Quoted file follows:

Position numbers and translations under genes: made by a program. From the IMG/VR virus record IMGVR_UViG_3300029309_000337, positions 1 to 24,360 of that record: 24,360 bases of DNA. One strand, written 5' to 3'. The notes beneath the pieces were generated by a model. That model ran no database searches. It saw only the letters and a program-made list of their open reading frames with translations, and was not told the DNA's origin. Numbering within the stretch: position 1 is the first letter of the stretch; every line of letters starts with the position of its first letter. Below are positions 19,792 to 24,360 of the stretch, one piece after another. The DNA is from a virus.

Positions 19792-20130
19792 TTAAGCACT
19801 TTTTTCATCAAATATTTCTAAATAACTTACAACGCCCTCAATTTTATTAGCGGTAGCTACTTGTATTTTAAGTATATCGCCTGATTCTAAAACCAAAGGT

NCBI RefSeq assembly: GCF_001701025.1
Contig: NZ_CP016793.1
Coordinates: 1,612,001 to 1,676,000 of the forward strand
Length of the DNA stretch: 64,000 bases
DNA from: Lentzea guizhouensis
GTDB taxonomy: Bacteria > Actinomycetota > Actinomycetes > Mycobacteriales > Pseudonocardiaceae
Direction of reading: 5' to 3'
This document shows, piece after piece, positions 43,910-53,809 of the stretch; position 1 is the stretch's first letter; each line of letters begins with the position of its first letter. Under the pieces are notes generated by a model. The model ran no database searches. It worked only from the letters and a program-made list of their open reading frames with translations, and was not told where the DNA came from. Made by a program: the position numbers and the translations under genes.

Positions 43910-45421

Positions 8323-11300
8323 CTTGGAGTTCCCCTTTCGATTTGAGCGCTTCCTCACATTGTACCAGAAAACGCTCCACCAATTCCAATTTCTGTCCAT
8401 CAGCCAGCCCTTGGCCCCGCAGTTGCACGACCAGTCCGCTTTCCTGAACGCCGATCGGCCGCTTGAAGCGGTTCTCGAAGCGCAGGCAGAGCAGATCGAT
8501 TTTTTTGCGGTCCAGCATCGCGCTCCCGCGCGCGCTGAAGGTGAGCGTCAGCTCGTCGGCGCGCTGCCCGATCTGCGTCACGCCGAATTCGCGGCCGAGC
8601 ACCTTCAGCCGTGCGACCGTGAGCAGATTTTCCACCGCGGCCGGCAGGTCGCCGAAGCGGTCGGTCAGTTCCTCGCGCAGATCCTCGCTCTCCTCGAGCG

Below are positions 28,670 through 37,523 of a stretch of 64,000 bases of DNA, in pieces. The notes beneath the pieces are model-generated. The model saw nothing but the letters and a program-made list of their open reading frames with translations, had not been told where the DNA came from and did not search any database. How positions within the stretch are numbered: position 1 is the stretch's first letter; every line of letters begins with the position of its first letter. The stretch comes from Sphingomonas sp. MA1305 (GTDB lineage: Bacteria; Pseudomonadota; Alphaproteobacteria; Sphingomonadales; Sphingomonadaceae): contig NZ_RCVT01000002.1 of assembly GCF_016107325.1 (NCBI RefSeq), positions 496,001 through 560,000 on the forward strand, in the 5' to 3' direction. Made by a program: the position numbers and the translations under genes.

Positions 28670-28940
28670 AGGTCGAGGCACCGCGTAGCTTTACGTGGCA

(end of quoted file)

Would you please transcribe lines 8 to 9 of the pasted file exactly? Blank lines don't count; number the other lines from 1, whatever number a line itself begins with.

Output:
Length of the DNA stretch: 64,000 bases
DNA from: Lentzea guizhouensis